Is It Really Self-Esteem or Contingent Upon External Stimuli?

Discussion in 'General Discussion' started by serenesam, Aug 6, 2011.

  1. serenesam
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    serenesam Member

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    When an individual is feeling depressed, lacking confidence, believing that they are unattractive, and thinking that they are unable to perform a certain task, many psychologists are quick to assume that it is the person’s self-esteem. However, the real question you have to ask yourself is, is it really self-esteem? I have come to learn that in many cases, self-esteem is the dependent variable (outcome variable) and something else is the independent variable. Something else is causing this current mode of self-esteem. Many theorists from the behavioral sciences tend to desire and even assume that motivation for mastery is intrinsic and independent from others and/or other external variables/stimuli. As true as this may be, I believe that the notion that the internal drive for all manner of problem solving being independent of others may not be that accurate. Personally, I have found how powerful social conformity can be and that such methodology of problem solving becomes dependent upon others in the current setting of activity. For example, even without the socialization of the child, the child longs to be others, longs to fit in, and will learn to conform to the others surrounding him/her in that moment of time. The child does not even have to have learned a language and the body language communication is in automatic effect. Analogously, this is sort of like the child is able to communicate telepathically with other children close by.

    As adults, as much as we pride ourselves in our accomplishments, loneliness or actions done independently of the typical norm may make us feel awkward, almost as if we are betraying our closest friends in enacting an action not really approved by others. The complicated matter in what I have just said is the illusion and unwillingness (not intentionally) of we humans to come to that kind of admission for it may be perceived as being too negative, hurts our self image and is something like a mother would say to the law enforcement authorities, "my son would never do that (commit such a terrible crime)." For many years in history, our actions have usually been dependent upon that which is approval; very rarely did we have individuals whose actions of objectives and intrinsic motivation was independent of others. Many great leaders of ancient history for example, could not have had any motivation fulfilled without the support of a sector of people. So while I disagree with experts regarding that drives tend to be internal and how we see ourselves tend to circle around internal stimuli, I do agree that we need more cooperative settings in which intrinsic predispositions can fully flourish.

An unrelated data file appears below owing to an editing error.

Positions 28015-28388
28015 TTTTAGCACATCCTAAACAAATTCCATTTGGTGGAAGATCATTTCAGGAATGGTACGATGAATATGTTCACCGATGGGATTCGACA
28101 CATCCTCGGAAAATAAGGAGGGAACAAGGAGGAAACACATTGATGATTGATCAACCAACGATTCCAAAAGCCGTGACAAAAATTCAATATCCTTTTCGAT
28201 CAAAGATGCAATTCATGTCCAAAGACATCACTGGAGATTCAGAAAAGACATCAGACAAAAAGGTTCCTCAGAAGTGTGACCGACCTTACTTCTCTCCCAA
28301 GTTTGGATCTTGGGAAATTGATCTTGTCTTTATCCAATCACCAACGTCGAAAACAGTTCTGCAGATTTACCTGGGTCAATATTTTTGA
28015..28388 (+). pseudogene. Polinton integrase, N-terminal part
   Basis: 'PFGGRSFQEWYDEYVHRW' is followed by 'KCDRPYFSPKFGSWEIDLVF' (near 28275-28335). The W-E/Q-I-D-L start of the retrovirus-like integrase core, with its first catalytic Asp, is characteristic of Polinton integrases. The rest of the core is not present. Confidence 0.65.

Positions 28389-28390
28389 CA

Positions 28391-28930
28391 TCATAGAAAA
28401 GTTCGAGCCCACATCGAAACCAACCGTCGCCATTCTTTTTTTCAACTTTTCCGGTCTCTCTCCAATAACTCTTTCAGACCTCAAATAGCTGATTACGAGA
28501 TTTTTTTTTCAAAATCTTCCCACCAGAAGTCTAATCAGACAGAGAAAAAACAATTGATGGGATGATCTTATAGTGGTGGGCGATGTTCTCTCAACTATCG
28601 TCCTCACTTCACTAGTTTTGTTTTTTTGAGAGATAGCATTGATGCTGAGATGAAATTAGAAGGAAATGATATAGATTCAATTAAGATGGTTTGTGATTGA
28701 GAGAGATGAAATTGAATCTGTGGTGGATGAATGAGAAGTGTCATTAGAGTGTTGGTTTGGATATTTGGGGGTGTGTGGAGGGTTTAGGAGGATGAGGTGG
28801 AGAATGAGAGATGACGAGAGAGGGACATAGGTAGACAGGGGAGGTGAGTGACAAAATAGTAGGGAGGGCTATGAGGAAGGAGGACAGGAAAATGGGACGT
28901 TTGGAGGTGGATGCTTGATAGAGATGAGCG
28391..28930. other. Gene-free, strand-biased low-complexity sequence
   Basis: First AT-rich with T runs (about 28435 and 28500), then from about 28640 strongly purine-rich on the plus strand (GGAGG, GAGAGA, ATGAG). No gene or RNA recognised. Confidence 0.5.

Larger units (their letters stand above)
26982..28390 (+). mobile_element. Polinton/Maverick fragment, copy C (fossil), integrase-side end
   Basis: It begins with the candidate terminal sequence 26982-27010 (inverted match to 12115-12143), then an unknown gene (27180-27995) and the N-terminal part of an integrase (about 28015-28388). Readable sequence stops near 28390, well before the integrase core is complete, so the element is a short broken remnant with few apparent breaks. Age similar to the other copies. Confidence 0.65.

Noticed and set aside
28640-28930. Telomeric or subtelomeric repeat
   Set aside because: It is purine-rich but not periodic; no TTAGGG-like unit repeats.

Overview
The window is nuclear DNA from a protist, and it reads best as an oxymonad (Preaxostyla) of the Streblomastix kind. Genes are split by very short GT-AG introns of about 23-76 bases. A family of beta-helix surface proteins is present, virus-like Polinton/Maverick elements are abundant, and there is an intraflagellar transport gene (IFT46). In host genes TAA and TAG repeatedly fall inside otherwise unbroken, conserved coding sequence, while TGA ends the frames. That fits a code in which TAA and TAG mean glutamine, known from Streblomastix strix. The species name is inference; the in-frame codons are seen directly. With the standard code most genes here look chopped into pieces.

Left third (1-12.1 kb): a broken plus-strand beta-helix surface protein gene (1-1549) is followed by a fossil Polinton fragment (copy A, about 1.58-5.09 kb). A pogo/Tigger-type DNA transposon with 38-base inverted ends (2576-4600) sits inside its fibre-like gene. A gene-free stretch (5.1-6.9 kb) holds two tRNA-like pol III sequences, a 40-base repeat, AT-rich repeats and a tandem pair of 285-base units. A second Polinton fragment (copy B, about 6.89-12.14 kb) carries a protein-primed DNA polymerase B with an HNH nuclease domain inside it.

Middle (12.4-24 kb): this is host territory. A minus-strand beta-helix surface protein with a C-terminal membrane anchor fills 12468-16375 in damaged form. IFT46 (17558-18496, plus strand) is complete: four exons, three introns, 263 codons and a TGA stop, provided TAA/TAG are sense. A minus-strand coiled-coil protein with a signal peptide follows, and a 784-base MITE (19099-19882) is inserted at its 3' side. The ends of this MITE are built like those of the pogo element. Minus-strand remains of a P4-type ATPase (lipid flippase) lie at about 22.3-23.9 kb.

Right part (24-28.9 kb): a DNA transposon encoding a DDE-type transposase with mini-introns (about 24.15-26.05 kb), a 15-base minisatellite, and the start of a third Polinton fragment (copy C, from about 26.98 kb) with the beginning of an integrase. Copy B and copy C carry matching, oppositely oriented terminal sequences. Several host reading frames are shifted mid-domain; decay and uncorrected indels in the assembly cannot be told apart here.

Although creating cooperative settings in which such potential intrinsic predisposition can fully flourish may be the aim, sadly, this may not be entirely possible for extrinsic factors/variables (like money, fame, and propaganda) may provide a more powerful extrinsic motivation than the intrinsic motivation provided by say an enjoyable workplace. I believe that "money" is so powerful that it is the essential life basis of everything we do. Why do young people want to sing and win American Idol? Is it because they have passion and desire to sing? Some yes but most go there in hopes that they can become famous and make a lot of money even though they may deny that on camera. Why do some parents want their children to become doctors and lawyers? Is it because they want their kids to become helpers of the ill or to excel in argumentation? I do not think so. I think it is so that they could make a lot money and live a higher standard of living. Why do even good doctors help false claims of the pharmacuetical industries? Probably because they get paid stock options in the millions. "Money" is an extrinsic factor, is it not? Hence, "money" falls under the category of extrinsic motivation. Even a five year old child will do certain things if they can get money from their parents. The motivation to do this is contingent upon the value placed on “money.” So it may be true that children are not born (by nature) to like money, but they have been conditioned to like money and to take care of money. “Conditioned” is in the past tense translating into the “outcome variable” as being the “result.” “Money” is the independent variable (predictor variable) that is teaching the child that it is of value.

    On the subject of attractiveness, although many experts tend to say that “it is not the way you look but rather it is the way you feel,” what if it really is truly “the way you look and not the way you feel?” If these experts understand that “correlation does not equal causation” they should keep an open mind as to the many variables that may influence other variables or the many variables that can be influenced by. In many research studies, why do both men and women tend to think that a particular individual is attractive? The studies indicate that those people seen as attractive had symmetrical faces. Now many experts in the branch of counseling and psychotherapy are saying that it is “self-esteem” and not “good looks” or “attractiveness” as the predictor (independent) variable. But within the context of “attractiveness” or “good looks,” “self-esteem” is the outcome variable of “good looks” and if correlation does not equal causation in maintaining an open mindset viewpoint, it could be that “people who look good and are attractive have high self-esteem” or that “people who do not look good or are not attractive have low self-esteem” keeping in mind that “good looks” or “attractiveness” are the predictor variable(s) and “self-esteem” is the dependent variable contrary to the widely held belief from mental health professionals stating that “self-esteem” is the independent (predictor) variable. A person cannot be a model not necessarily because they have low self-esteem; it is because they do not fit the desired description of good looks or attractiveness. To take the entire attractiveness construct (macro analysis) even further, let’s take a look at a specific aspect of attractiveness (micro analysis) such as possessing “bad skin.” In reality, “bad skin” is the predicting variable of the outcome variable “self-esteem.” Women would come into dermatological commercial advertisement to testify and even cry like for example, Meaningful Beauty by Cindy Crawford and Proactiv Solution. Look at how much more confident these women become after they put on these products.